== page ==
This photo is of a half melted ice sphere, showing the flow of water and blue food coloring in the liquid layer along the outside of the ice ball. Additionally, this highlights the cracks that form in the ice during the melting process and the clarity of the outside of the ice due to directional freezing and flow of air bubbles as the ice forms.
2018 Fall Get Wet Assignment
2018 Fall Flow Visualization course
Assisted by friend Ellie Storer
As the first project, Get Wet is intended to help us become familiar with the details necessary to take a good photo of flow occurring. From idea stage to execution, it is all on one person to choose a topic, and create a beautiful, scientific image. I think that many of us underestimate the details necessary for a good photo. One thing wrong and the entire shoot can be nearly worthless. For my image, I wanted to show off the details that can be trapped in ice and the flow that occurs on the outside. I enjoy the beauty of ice balls and thought they could make for a great photo. If food coloring could get in the cracks and show off the inside of the ice ball, it could result in a beautiful image. In order to do this, I was able to get my friend Ellie to help me hold the ice ball in place and drop food coloring, while I took photos.
Once ice has been taken out of the fridge, it begins to form a layer of water on the outside, as the outside is the warmest and will melt first. As I describe later, I ran the ice ball under cold water to accentuate the cracks and make it appear more clear, this also added a layer of water on the outside. For example, years ago I learned that the reason ice skates work so well is that the force, friction and movement of the skate creates a small layer of water between the skate and the ice, acting like a ball bearing. The ice itself is not innately slippery, in fact, you may have noticed that when it is extremely cold and dry, ice and snow feel more grabby and chalky. However, when there is a layer of water on the ice, this makes it quite slippery. When the food coloring is dropped on the ice, it flows downwards with gravity and moves towards the deep gully in the photo and to the lowest points. The flow of the dye seems to be wiggly, almost looking like a river. It does not evenly distribute, but stays in narrow and clumpy bands. This is characteristic of the rayleigh taylor instability, where two liquid interfaces meet. Just as this can be described with food dye in a glass of water, we are likely seeing the same thing, just with a much smaller layer of water and with gravity flow and shear force on a surface also playing a role.
For creating the visualization of the flow in my image, I was using a 3in diameter ice ball. This ice ball was then run under cold tap water for 10 seconds to create cracks and make it appear more clear. Then, it was set on a clear glass pan cover. This was placed in front of a black laundry basket that created the dark background. These items were all on a dining room table, and the table was used to lay the camera on and get a stable image, as I did not have a tripod at the time of shooting. A 100w uncovered lamp was placed on the table, two feet to the left of the camera and ice ball setup. Additionally, there was a ceiling fan with 3 light bulbs nearly directly above. For the actual flow, Blue “McCormick Assorted food colors & egg dye” was used. Ellie would apply two drops of food coloring from one inch above the ball, in order for it to drop on the ball and flow down. I would then take photos and we would repeat this every minute. After a minute had passed since the original drops, we would drop two more, as the previous drops had time to settle into the cracks and the new drops could highlight the immediate flow. The photo I chose was taken after the fourth round and after a total of eight drops.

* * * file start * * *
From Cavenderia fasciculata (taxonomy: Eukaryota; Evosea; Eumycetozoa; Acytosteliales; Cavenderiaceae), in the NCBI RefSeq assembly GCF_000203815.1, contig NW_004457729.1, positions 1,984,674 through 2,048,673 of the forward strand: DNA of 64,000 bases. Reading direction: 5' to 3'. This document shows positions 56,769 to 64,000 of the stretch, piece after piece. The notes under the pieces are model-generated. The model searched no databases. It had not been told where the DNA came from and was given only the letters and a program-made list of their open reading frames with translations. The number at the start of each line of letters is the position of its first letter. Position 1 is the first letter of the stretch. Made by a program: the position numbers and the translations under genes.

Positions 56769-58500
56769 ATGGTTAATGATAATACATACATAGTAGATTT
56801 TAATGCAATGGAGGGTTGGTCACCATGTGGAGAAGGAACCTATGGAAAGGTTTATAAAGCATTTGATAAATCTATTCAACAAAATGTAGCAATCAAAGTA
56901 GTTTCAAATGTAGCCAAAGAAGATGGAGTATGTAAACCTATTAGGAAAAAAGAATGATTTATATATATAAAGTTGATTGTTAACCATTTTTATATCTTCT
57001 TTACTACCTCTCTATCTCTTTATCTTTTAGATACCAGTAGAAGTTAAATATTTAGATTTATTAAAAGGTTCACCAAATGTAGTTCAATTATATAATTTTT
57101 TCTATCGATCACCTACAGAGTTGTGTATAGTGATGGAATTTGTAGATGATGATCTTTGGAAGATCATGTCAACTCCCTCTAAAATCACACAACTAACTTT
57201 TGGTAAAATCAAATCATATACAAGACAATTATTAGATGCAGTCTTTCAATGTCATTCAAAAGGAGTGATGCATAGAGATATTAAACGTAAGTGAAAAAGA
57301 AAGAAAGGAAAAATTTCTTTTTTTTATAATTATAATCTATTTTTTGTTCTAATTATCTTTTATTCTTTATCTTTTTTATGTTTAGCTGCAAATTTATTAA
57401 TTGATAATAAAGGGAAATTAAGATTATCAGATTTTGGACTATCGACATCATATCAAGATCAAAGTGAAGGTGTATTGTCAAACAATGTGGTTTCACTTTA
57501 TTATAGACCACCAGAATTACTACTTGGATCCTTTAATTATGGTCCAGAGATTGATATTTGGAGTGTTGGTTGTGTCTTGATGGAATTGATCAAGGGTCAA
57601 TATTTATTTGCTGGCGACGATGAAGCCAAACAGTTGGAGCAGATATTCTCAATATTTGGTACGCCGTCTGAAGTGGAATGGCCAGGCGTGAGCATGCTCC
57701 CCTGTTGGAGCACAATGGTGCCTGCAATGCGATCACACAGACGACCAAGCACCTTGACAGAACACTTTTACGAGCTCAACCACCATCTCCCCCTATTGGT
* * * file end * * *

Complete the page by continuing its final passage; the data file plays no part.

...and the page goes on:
For this photo, I was using a Nikon D3200. It was in manual focus mode, with the iso at 2800 and the shutter speed at 1/60th of a second. The lens was at 28mm and f/3.5 aperture. The full raw image is a RAW format of 6016×4000 pixels and my final image was cropped to 3632×2676 pixels. In my final image, the ice ball is nearly edge to edge in the cropped frame and the diameter of the newly opened ice ball is exactly 3in. As some had melted away, I found that the ice ball at this point was about 2.8 in across. I took the photo from about 6in away and manually adjusted the focus for various pictures. I did not have access to a tripod and took photos from many distances, angles and focuses to try to get one I liked. I chose this one due to the balance of focus, lighting and flow structure.
I chose to take a photo of an ice ball because I had been quite interested in them after I received the molds as a gift. The crack patterns and clarity in the ice can be quite interesting. You can see where the water froze perfectly and where the dissolved air in the water was pushed up and trapped within the ice as it froze, this is what gives it the white color and allows for imperfections and gaps for the cracks to form. I thought it would be cool to add food coloring to leak into the cracks. However, it turned out that the dye did more flowing over the surface, than actually moving down into the cracks, although I really liked the resulting phenomenon. I am still wondering exactly what I am seeing, as one could argue that the dye just shows how normal water would flow on the ice, and the only difference is that we can actually see it. The other option is how I have explained that it is a different fluid interacting with the water and results in a unique pattern. I was a bit surprised with how the photo actually turned out, but I really enjoy the end result. I would really like to take another photo of a perfectly clear ice ball that was made with directional cooling, but that will take some work.
- “Rayleigh taylor instability” FYFD video and also from info learned in class